DOLLINGER: Mostly in Buick. Most of their activities, social activities and most everything that they did were in the North End. But again, you see, Flint had nothing but churches and beer gardens. There was no great cultural center where people could mix together. But they were rather isolated from my whole family tree and all the people that came from my father's set and the workers from the South.
KOGER: But you say that there was a kind of intellectual ferment of sorts, a discussion, a greening over, so to speak, of some of the causes of Eastern Europe.
DOLLINGER: Which did not touch the rest of the community.
KOGER: Jumping ahead a little bit, looking at those groups when the heat was on during those critical months in 1936 to 1937, where were these ethnic groups?
DOLLINGER: Well, Buick was never pulled.
KOGER: I realize that, but where were they in terms of support or non-support or apathy on this strike?
DOLLINGER: They didn't act as an organized faction in the strike, but I believe that those were some of the solid people that were on the picket lines and came out to support that strike because this has been my experience in running into any of these people. They were always right there at six o'clock picket duty, until you know, they were the longest ones.
KOGER: These were the ethnic groups?
DOLLINGER: Yes, a number of them. But we also had these Southerners that got educated very fast that were just as...and they were a minority now. Even then remember they were a small group in Flint. Your live segment were newly arrived people from the South, something like seventy percent of the population. And so that's why I'm saying there was no relationship between this group that came into Flint and the ethnic groups.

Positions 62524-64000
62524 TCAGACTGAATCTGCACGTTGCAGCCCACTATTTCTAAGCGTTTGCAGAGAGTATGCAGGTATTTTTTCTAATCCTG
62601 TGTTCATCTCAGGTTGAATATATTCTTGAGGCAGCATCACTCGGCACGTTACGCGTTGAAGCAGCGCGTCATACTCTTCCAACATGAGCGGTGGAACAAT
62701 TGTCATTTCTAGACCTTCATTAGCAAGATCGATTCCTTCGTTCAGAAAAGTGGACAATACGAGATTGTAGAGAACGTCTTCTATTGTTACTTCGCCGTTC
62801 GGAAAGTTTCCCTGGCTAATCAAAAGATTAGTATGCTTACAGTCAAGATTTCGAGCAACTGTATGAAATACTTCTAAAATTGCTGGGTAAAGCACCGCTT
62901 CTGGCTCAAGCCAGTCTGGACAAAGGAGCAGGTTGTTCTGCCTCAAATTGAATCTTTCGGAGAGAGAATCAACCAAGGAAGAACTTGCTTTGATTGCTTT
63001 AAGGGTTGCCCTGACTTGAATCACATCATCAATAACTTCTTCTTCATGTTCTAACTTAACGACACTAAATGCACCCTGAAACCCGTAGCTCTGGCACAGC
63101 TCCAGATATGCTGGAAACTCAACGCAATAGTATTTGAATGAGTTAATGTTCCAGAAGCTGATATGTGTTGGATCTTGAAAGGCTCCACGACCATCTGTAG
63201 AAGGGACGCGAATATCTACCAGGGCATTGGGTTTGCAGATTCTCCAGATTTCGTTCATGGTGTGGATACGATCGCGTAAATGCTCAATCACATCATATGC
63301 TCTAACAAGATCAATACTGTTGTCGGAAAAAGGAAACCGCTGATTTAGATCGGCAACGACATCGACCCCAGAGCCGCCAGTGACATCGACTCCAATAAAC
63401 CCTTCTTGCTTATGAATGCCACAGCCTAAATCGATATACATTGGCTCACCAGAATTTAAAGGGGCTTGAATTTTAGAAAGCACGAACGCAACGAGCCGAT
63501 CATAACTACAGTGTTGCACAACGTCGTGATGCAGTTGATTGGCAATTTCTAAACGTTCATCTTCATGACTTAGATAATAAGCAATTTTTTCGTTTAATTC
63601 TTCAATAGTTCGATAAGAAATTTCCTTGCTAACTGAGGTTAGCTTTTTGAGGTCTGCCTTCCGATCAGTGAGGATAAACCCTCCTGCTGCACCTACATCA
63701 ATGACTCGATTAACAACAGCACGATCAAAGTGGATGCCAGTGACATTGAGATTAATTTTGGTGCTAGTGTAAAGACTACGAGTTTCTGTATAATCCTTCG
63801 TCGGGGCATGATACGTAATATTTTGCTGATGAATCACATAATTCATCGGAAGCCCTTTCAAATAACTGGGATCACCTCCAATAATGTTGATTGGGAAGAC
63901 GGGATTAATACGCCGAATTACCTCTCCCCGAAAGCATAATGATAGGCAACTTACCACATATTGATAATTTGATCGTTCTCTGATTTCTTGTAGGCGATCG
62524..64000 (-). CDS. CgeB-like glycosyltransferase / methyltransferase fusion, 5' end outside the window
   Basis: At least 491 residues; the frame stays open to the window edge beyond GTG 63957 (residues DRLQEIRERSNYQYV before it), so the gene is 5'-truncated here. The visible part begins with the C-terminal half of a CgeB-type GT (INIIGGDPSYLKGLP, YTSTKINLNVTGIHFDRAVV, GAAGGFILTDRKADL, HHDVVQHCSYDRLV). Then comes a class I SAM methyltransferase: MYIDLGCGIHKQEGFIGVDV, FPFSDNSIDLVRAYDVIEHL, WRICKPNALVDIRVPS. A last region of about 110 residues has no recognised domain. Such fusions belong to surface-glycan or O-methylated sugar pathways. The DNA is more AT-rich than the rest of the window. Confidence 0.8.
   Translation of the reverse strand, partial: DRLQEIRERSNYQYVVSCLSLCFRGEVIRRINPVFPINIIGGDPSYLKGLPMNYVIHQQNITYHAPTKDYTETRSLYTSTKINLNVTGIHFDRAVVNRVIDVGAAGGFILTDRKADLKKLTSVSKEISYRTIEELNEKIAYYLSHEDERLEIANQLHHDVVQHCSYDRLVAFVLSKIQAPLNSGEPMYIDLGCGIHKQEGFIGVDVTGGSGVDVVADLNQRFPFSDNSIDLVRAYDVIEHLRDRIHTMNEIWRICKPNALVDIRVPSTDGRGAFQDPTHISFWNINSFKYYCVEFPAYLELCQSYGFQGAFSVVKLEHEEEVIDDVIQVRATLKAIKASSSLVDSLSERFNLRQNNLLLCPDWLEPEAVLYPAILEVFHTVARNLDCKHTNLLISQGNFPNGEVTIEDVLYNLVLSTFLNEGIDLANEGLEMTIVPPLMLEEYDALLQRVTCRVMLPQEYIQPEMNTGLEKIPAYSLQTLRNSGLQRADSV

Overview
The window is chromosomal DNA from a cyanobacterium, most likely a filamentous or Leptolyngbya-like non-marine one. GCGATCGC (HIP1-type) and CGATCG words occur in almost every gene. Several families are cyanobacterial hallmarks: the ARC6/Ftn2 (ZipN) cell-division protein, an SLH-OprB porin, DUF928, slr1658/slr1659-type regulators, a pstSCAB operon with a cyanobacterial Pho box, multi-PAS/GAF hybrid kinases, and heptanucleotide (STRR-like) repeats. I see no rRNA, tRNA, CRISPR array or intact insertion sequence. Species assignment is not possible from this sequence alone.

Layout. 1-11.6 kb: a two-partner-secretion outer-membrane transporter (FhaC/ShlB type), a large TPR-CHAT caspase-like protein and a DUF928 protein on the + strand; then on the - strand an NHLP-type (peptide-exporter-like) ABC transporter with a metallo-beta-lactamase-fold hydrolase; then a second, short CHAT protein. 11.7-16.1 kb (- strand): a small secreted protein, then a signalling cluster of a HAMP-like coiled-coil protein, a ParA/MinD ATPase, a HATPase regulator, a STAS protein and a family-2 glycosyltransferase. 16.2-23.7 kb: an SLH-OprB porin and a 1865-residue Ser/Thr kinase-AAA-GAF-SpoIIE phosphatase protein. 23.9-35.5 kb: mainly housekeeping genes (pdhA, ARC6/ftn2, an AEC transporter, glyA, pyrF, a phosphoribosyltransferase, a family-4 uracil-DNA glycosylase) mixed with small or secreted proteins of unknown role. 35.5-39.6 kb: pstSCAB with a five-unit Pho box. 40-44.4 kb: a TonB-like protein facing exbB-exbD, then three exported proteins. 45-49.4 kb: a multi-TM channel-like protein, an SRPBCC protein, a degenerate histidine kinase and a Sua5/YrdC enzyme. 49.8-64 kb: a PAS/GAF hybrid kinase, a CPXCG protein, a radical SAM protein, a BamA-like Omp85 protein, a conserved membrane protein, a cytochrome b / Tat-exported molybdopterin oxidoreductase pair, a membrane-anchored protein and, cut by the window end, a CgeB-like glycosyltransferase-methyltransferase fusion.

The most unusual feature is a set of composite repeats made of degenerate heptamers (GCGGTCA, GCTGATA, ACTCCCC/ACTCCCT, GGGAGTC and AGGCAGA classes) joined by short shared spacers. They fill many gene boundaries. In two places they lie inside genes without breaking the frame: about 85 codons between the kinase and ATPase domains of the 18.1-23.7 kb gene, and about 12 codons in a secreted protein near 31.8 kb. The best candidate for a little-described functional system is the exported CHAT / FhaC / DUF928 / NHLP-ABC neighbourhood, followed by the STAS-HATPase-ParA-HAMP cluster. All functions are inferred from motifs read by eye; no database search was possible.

KOGER: These ethnic groups, now, whereas they weren't perhaps sitting down in the plants because they were by and large from Buick, they were there on the lines. They were supporting and they were providing, they and their families.
DOLLINGER: But there again they took no part in the union organization itself. They didn't get up on the floor and speak. They provided no leadership. I think they were just solid supporters.
KOGER: You knew they were there, though?
KOGER: That they were behind you even though...
DOLLINGER: Their numbers were small. I mean, the point of this is, that is a great influence. But yes, I agree that I have run into people who have spoken broken English and I could recognize it as Polish. The Russians I don't remember much. Polish seems to stick in my mind as having come into contact with a few of them.
LEIGHTON: Do you remember any conscious attempts on the part of the Socialist Party or any other of the political parties at the time, in this period prior to the strike, making attempts at bridging language gaps, like coming in and perhaps holding classes in English?
LEIGHTON: No publications which came out distributed up there?
DOLLINGER: There was no publication to my knowledge, at any time, between these groups meeting in the Pengelly Building. And I mean I was in and out of the other groups and the North End movement. It was that isolated.
KOGER: They kept to themselves pretty much.
KOGER: Okay, so they supported the strike tacitly.
DOLLINGER: There was not one of them that ever came up as a leader, a secondary even. Maybe it was a language barrier. Probably it was.
KOGER: Neil, do you want to talk about the large group of Southerners that she mentioned or do you want to go on to some other...?
LEIGHTON: Where did most of the Southerners come from in the South?